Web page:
This 3-D Simulation Shows Why Social Distancing Is So Important
By Yuliya Parshina-Kottas, Bedel Saget, Karthik Patanjali, Or Fleisher and Gabriel Gianordoli | 14 APRIL 2020
Public health experts and elected officials have emphasized again and again that social distancing is the best tool we have to slow the coronavirus outbreak.
The Centers for Disease Control and Prevention encourages people to stay home. If you must venture out, you should stay at least six feet away from others. The World Health Organization recommends a minimum of three feet of separation.
Scientists are learning about the novel coronavirus in real time, and those who study similar respiratory illnesses say that until it is better understood, no guideline is likely to offer perfect safety. Instead, understanding the possible transmission routes for the virus can help us see why keeping our distance is so important.
Scientists who study the transmission of respiratory illnesses like influenza say that infections typically happen when a healthy person comes into contact with respiratory droplets from an infected person’s cough, sneeze or breath.
This simulation, created using research data from the Kyoto Institute of Technology, offers one view of what can happen when someone coughs indoors. A cough produces respiratory droplets of varying sizes. Larger droplets fall to the floor, or break up into smaller droplets.
The heaviest coughs release about a quarter-teaspoon of fluid, with droplets dispersing quickly throughout the room. The simulation shows their spread over a minute, inside a room of about 600 square feet. Under other conditions, the particles could behave differently.
The C.D.C. says keeping at least six feet away from others can help you avoid contact with these respiratory droplets and lower the risk of infection. That guidance is based on the assumption that transmission mainly occurs through large droplets that fall in close proximity.
But as this simulation suggests, and scientists have argued, droplets can travel farther than six feet. And small droplets known as aerosols can remain suspended or travel through the air before they eventually settle on surfaces. This is how they could disperse over the next 20 minutes.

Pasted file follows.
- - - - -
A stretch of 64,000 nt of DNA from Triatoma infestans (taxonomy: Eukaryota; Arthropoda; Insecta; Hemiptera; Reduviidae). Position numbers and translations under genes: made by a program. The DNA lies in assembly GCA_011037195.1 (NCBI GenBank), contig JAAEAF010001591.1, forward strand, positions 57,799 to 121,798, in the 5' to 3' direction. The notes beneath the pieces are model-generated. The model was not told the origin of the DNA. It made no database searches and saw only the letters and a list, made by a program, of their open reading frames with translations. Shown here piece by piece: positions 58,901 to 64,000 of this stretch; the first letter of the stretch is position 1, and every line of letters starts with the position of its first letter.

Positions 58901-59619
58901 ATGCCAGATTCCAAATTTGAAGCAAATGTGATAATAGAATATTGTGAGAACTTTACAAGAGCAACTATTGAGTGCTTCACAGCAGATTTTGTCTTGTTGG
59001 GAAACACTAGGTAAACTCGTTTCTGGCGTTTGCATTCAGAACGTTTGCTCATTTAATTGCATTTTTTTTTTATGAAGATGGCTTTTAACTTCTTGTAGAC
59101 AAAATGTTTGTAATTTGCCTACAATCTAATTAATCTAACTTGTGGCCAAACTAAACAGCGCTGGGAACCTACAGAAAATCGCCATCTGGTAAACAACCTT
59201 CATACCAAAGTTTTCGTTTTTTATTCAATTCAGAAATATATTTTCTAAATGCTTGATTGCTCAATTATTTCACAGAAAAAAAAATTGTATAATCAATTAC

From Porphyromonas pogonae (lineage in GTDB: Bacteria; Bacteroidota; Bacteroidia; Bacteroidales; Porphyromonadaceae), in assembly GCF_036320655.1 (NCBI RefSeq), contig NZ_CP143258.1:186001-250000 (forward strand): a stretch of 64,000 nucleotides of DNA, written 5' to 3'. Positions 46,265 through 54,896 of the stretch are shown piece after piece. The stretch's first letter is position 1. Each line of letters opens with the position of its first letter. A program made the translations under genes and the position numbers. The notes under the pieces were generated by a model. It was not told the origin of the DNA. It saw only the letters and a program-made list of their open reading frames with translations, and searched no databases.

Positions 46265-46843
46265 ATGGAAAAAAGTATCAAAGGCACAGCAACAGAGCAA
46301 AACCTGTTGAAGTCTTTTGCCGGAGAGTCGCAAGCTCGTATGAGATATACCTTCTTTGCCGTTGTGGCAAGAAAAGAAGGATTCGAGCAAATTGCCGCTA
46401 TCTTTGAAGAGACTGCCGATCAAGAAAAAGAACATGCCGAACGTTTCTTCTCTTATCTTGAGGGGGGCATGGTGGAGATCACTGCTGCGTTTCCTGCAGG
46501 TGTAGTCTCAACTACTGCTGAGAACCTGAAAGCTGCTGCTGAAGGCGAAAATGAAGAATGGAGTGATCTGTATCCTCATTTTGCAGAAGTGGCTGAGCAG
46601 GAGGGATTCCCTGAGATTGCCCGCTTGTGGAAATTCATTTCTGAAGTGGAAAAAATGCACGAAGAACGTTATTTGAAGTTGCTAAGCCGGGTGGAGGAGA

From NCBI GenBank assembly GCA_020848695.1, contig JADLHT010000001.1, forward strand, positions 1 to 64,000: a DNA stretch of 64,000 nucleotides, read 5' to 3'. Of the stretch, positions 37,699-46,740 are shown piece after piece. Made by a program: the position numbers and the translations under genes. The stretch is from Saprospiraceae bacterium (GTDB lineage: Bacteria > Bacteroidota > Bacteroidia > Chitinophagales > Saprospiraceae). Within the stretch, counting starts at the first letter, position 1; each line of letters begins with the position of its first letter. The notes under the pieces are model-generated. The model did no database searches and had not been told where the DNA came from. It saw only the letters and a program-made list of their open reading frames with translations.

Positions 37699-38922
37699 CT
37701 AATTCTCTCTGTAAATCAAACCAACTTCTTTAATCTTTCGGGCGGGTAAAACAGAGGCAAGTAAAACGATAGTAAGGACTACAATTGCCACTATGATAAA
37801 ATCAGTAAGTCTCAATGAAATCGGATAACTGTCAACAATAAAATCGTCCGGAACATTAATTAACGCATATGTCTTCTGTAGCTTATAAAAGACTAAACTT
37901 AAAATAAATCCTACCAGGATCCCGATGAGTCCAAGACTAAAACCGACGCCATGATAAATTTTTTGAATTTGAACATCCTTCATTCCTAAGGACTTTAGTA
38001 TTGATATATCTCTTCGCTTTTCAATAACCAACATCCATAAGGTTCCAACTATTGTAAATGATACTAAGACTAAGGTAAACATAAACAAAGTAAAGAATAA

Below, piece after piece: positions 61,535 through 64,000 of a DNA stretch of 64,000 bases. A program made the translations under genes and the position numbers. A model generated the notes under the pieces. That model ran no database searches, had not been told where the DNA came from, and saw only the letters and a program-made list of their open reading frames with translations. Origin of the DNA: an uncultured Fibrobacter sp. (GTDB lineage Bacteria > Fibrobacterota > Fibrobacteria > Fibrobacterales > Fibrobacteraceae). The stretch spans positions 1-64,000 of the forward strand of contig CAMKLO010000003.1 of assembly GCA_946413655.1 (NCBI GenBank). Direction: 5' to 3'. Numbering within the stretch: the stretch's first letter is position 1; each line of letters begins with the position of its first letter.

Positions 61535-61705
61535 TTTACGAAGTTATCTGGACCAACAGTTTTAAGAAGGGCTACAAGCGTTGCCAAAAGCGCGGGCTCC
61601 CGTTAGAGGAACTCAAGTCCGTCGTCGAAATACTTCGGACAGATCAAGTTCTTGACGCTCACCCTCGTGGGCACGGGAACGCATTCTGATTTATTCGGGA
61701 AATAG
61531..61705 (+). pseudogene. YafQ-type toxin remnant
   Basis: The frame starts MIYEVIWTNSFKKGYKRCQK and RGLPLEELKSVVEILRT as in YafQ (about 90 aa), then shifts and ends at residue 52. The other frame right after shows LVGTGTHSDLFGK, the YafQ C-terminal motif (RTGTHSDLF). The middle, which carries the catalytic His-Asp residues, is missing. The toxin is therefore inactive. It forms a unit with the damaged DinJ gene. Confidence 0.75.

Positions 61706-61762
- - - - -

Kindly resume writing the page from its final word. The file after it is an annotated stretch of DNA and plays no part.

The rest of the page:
“It’s not like, ‘Oh, it’s six feet, they’ve all fallen and there’s nothing,’” said Donald K. Milton, an infectious aerosols scientist at the University of Maryland’s School of Public Health. “It’s more like it’s a continuum.”
In fact, researchers at M.I.T. studying coughs and sneezes observed particles from a cough traveling as far as 16 feet and those from a sneeze traveling as far as 26 feet.
All of this suggests that keeping a distance of six feet or more can greatly reduce the possibility of transmission, compared with being closer. “The farther you get away, the more diluted it is,” Dr. Milton said of the aerosol.
Coughing and sneezing may not be the only causes for concern. Studies of influenza have shown that infected people with mild or no symptoms may also generate infectious droplets through speaking and breathing.
An infected person talking for five minutes in a poorly ventilated space can produce as many viral droplets as one infectious cough. “If there are 10 people in there, it’s going to build up,” said Pratim Biswas, an aerosols expert at Washington University in St. Louis.
In recent days, public health officials have suggested that, in addition to social distancing, more people should wear face masks to help slow the spread of the virus.
A mask disrupts the trajectory of a cough, sneeze or breath and captures some respiratory droplets before they can spew out. A mask can also prevent large infectious droplets from landing on the nose and mouth, even though it provides minimal protection against inhaling the smaller droplets.
Wearing a mask can help protect yourself and others. So if you do need to leave home, wear a mask and be sure to keep your distance.
Note: This visualization is based on a scientific simulation that has not yet been peer reviewed.
Sources: Masashi Yamakawa, Kyoto Institute of Technology; Donald K. Milton, Maryland Institute for Applied Environmental Health, University of Maryland School of Public Health; Pratim Biswas, Aerosol and Air Quality Research Laboratory at Washington University in St. Louis; Barry Scharfman, Head of Data Science at Sage Analysis Group
Makiko Inoue contributed reporting from Tokyo. Additional work by Jon Huang and Mark McKeague.